The plan of the paper is as follows. The interlacing theorems that support the new method are given in the next section. Let_{q}. Roughly speaking, the better information we get, the faster the convergence is. Indeed, the heart of the algorithm is the computation of B_{q}. It is well-known that a Krylov subspace which is generated by G gives valuable information on peripheral eigenvalues of G, e.g., [_{q}, see Section 3. Difficulties that arise in the computation of non-peripheral clusters are discussed in Section 4. The fifth section considers the use of acceleration techniques; most of them are borrowed from orthogonal iterations. Another related iteration is the Restarted Lanczos method. The links with these methods are discussed in Sections 6 and 7. The paper ends with numerical experiments that illustrate the behavior of the proposed method.

In this section we establish a useful property of the proposed method. We start with two well-known interlacing theorems, e.g., [

Theorem 1 (Cauchy interlace theorem) Let

Let the symmetric matrix

denote the eigenvalues of H. Then

and

In particular, for

Corollary 2 (Poincaré separation theorem) Let the matrix

The next theorem seems to be new. It sharpens the above results by removing zero eigenvalues.

Theorem 3 Assume that the non-zero eigenvalues of G satisfy (1.2) where

Let the matrix

and

Proof. Let the matrix

Let us return now to consider the qth iteration of the new method,

and let the eigenvalues of the matrix

be denoted as

Then the Ritz values which are computed at Step 1 are

and these values are the eigenvalues of the matrix

Similarly,

are the eigenvalues of the matrix

Therefore, since the columns of

On the other hand from Theorem 3 we obtain that

Hence by combining these relations we see that

for

Assume now that the algorithm is aimed at computing a cluster of k left-side eigenvalues of G,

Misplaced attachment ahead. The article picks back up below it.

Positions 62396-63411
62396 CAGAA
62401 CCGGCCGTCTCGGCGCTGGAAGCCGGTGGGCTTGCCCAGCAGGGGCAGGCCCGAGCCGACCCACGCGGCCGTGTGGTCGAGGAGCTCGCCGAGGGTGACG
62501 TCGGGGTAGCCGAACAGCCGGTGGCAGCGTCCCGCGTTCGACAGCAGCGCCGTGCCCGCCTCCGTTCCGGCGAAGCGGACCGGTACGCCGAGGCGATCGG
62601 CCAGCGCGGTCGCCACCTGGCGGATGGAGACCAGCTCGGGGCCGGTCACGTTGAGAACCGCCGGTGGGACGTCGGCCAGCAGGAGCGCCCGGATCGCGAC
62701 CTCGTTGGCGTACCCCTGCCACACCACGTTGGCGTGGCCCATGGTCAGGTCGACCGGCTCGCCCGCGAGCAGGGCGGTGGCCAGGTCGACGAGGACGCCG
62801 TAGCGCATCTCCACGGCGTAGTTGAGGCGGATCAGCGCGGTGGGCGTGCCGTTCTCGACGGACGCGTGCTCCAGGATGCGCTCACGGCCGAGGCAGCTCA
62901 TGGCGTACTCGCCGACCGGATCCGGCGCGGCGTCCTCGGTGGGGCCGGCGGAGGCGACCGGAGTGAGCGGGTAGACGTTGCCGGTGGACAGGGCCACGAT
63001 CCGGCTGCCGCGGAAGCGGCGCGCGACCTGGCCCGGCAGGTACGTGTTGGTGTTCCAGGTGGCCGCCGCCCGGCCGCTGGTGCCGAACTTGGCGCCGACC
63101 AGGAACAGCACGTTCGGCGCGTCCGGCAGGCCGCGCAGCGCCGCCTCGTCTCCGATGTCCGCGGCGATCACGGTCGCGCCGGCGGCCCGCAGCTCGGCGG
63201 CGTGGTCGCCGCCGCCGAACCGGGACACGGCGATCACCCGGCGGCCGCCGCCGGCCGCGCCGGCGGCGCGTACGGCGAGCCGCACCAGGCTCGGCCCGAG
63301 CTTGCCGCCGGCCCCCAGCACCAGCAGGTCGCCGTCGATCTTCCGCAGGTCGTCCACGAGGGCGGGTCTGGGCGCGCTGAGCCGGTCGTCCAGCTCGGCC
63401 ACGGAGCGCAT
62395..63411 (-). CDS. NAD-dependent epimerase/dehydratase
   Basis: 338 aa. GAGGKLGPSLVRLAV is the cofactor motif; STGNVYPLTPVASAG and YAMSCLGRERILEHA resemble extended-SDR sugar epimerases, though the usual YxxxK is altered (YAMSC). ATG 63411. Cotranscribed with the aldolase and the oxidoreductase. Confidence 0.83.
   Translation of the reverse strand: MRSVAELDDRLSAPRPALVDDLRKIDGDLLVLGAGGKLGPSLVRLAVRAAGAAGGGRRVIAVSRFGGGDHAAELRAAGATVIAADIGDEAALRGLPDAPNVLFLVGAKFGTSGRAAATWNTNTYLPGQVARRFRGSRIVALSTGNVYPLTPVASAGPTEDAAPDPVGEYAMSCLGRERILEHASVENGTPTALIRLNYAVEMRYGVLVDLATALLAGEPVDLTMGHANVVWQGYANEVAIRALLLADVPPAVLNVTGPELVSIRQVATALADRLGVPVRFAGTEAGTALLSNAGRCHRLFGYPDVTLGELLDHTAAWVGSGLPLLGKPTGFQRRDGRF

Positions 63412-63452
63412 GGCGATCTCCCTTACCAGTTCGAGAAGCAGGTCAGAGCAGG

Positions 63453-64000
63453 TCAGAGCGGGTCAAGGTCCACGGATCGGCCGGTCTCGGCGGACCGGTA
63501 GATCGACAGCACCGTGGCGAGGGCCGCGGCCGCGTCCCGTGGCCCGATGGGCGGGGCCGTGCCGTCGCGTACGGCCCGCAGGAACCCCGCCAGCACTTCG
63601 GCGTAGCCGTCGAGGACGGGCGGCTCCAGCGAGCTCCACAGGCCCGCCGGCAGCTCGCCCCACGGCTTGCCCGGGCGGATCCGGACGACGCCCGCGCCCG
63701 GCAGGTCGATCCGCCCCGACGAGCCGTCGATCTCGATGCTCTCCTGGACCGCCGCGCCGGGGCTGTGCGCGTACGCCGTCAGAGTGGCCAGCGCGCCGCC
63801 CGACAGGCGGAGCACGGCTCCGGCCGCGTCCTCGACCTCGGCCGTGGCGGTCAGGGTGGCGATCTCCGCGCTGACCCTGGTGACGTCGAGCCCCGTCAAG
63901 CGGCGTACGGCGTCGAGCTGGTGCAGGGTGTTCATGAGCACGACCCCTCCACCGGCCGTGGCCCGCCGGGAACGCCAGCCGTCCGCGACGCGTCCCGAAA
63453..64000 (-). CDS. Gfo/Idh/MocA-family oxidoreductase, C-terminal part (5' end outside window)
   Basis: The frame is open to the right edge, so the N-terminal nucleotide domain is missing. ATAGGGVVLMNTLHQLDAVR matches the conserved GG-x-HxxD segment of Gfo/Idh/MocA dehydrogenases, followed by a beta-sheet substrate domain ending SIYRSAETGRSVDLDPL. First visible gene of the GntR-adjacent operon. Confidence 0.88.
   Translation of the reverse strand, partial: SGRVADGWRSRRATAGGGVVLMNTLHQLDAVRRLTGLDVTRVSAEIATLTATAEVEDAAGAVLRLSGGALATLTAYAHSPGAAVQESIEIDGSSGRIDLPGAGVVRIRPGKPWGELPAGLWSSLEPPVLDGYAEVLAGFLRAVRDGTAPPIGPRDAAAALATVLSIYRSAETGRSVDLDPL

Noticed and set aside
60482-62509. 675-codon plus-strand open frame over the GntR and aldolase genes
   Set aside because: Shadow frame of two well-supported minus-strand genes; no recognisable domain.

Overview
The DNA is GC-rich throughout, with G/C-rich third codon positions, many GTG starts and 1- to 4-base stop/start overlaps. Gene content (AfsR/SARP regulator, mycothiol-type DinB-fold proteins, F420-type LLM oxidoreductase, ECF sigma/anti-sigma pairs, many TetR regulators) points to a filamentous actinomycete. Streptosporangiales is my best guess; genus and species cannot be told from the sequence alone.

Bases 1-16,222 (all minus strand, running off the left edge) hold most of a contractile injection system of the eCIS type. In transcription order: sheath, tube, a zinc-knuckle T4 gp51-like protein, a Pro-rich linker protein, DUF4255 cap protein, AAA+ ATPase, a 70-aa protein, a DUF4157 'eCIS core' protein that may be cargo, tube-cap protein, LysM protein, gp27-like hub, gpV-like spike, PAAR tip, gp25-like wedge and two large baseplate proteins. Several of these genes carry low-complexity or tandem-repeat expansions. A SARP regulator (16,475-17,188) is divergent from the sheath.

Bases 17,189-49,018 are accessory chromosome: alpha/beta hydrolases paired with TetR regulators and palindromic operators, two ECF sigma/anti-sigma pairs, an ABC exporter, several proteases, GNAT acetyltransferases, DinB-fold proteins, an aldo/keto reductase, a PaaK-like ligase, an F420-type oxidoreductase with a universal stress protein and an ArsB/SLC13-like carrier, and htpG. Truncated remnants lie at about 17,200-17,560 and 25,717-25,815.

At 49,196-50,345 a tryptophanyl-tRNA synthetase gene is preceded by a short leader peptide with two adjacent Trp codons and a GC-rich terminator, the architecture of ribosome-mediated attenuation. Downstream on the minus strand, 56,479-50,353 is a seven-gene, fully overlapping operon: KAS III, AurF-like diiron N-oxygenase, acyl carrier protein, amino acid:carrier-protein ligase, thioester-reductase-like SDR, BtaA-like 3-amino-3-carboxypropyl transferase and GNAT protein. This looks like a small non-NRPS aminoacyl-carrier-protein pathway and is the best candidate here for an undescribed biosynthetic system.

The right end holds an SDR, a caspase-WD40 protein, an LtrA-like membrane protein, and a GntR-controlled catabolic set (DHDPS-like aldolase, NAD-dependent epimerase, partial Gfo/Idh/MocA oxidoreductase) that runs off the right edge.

Then similar arguments show that

for

Recall that a two-sides cluster is the union of a right-side cluster and a left-side one. In this case the eigenvalues of S_{q} that correspond to the right-side satisfy (2.9) while eigenvalues of S_{q} that correspond to the left-side satisfy (2.10). A similar situation occurs in the computation of a dominant cluster, since a dominant cluster is either a right-side cluster, a left-side cluster, or a two-sides cluster.

It is left to explain how the information matrices are computed. The first question to answer is how to define the starting matrix X_{1}. For this purpose we consider a Krylov subspace that is generated by the vectors

where _{1} is defined to be a matrix whose columns provide an orthonormal basis for that space. This definition ensures that _{1} can be done in a number of ways.

The main question is how to define the information matrix

which is needed in Step 2. Following the Krylov subspace approach, the columns of

where

The ability of a Krylov subspace to approximate a dominant subspace is characterized by the Kaniel-Paige- Saad (K-P-S) bounds. See, for example, ([

where vector of ones.

Another consequence of the K-P-S bounds is that a larger Krylov subspace gives better approximations. This suggests that using (3.2)-(3.3) with a larger

A different argument that supports the last observation comes from the interlacing theorems: Consider the use of (3.2)-(3.3) with two values of

A cluster of eigenvalues is called peripheral if there exists a real number,